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Wall Street: Culture of Silence

Posted by Larry Doyle on July 17, 2013 8:02 AM |

Wall Street often gets very quiet during the hot, hazy days of summer.

Yet if we were to take a deeper look into Wall Street, it is eerily quiet in many corners of the industry all too often. How so? Wall Street’s code of silence, in which those with knowledge of wrongdoing or improprieties remain quiet, was supposed to change with the new Dodd-Frank whistleblower program.

How is that program doing? 

If we were to listen to those within the SEC, the leads from this program run into the thousands. That would be a good thing, right?

Why is it then that three full years since the passage of Dodd-Frank, the actual whistleblower awards — and token ones at that — total two? Yes, two. One . . . two.

Rather than listen to people within the SEC talking their position (so to speak), how about we listen to somebody who is actively engaged in this arena and is truly free to speak about it. Who might this be? Jordan Thomas of Labaton Sucharow, a law firm with a large footprint in securities law and related pursuits. Thomas himself was involved in the development of the whistleblower program.

Thomas, a former assistant director and assistant chief litigation counsel in the enforcement division of the Securities and Exchange Commission, released results of an industry survey yesterday that paints Wall Street in a less than flattering light. As the survey’s summary indicates:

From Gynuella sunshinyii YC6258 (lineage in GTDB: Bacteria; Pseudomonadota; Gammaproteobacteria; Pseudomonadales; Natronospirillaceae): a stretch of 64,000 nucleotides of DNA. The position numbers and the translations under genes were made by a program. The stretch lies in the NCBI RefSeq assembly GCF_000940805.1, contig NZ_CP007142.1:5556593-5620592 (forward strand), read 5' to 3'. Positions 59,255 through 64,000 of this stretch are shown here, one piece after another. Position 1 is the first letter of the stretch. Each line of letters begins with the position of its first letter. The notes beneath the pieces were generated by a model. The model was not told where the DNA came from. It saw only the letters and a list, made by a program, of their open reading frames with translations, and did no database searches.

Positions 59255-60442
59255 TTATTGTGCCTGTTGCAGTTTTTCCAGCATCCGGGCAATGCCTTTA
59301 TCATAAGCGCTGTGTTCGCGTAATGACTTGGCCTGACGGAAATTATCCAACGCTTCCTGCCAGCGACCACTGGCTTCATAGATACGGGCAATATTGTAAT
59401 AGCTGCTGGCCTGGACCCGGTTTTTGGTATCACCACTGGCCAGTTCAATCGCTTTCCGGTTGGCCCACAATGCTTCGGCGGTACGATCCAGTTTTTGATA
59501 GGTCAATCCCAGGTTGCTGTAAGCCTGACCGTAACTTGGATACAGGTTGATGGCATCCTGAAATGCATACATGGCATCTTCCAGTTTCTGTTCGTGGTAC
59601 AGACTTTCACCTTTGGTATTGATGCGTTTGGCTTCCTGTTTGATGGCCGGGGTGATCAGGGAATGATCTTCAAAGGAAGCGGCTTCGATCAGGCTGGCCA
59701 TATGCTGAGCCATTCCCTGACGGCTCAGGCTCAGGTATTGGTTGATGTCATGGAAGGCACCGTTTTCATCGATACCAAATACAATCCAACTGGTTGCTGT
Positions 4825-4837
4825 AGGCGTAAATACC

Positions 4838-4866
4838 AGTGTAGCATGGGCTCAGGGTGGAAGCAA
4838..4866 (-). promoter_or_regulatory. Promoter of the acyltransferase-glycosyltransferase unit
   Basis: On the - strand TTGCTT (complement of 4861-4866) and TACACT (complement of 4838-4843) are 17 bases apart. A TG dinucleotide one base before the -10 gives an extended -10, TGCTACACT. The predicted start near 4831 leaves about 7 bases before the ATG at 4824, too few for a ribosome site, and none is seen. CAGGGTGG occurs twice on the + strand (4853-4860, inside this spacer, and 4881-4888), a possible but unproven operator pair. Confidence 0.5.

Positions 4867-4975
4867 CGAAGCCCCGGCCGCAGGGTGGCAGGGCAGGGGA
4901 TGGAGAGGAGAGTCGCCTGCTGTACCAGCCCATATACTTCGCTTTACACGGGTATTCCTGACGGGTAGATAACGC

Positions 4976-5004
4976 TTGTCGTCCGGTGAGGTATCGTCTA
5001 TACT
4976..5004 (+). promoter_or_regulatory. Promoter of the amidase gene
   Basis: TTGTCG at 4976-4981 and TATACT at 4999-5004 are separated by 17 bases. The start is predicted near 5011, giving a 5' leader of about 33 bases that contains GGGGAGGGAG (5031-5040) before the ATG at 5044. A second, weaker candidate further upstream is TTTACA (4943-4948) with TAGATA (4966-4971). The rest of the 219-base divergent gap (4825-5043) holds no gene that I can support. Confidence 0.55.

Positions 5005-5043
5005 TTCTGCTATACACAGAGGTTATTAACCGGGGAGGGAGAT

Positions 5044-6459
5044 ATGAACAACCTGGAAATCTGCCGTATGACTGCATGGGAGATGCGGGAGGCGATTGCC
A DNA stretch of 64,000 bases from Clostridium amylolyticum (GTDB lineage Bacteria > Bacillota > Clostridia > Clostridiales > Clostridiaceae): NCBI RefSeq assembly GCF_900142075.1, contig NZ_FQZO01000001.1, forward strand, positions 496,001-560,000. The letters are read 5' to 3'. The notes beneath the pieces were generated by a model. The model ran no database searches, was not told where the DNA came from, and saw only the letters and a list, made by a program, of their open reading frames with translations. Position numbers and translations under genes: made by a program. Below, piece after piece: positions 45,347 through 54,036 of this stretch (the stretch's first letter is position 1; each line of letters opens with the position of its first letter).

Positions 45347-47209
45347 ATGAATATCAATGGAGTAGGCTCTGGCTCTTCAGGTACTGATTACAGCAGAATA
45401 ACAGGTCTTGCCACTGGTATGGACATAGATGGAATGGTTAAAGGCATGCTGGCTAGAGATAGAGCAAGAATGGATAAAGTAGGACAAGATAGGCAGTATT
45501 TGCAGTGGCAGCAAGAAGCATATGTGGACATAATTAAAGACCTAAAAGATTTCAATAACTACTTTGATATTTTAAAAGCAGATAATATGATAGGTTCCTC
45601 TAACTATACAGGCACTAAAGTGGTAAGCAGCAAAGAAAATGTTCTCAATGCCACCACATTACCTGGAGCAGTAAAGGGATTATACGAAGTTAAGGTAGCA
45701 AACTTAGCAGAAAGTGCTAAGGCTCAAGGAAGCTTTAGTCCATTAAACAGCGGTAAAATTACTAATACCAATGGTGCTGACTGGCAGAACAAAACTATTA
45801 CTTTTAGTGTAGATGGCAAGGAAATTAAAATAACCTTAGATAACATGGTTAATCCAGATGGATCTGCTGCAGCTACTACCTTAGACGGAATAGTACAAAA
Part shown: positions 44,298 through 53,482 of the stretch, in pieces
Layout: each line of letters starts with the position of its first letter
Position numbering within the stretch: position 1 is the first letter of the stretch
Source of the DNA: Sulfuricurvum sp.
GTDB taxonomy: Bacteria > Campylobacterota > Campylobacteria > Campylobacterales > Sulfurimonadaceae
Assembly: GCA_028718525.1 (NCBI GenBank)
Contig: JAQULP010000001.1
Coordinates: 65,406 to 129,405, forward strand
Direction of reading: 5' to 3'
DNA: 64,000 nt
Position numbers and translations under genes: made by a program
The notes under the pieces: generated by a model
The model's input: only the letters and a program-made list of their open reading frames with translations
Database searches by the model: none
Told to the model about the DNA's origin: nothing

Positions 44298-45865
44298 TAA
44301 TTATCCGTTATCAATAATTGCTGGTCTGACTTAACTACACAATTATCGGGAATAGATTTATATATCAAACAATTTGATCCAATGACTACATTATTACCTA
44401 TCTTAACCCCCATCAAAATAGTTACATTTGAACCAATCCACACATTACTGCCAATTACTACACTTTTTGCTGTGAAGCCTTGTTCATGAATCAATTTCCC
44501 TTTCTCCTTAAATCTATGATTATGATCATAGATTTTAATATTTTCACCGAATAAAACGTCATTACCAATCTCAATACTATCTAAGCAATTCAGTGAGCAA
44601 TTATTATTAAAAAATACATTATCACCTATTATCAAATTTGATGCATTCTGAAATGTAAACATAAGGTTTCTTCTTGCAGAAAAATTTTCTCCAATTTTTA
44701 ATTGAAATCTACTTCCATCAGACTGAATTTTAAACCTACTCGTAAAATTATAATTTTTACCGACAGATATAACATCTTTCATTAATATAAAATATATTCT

. . . we uncovered astonishing data about the state of our markets and, notably, an abject decline in the three forces that, individually and together, have the power to serve as safety nets for the economy: individual integrity, leadership and corporate culture.

A particularly troubling and consistent finding throughout the survey is that Wall Street’s future leaders–the young professionals who will one day assume control of the trillions of dollars that the industry manages—have lost their moral compass, accept corporate wrongdoing as a necessary evil and fear reporting this misconduct.

This is a ticking economic time bomb that responsible organizations must immediately defuse or pay a heavy price.

Thomas does tout the fact that the SEC’s whistleblower program can be a vehicle for bringing about renewed hope for the industry. But, unlike what those at the SEC have said about this program, Thomas asserts the contrary as highlighted in a New York Times commentary:

“We are seeing a culture of silence,” he said. “There’s an unwillingness to come forward.”

Do you think that ignoring, intimidating, and/or firing whistleblowers might have anything to do with that?

Navigate accordingly.

I thank the regular reader who brought this story and survey to my attention.

Larry Doyle

For those reading this via a syndicated outlet or receiving it via e-mail or another delivery, please visit my blog and comment on this piece of ‘sense on cents.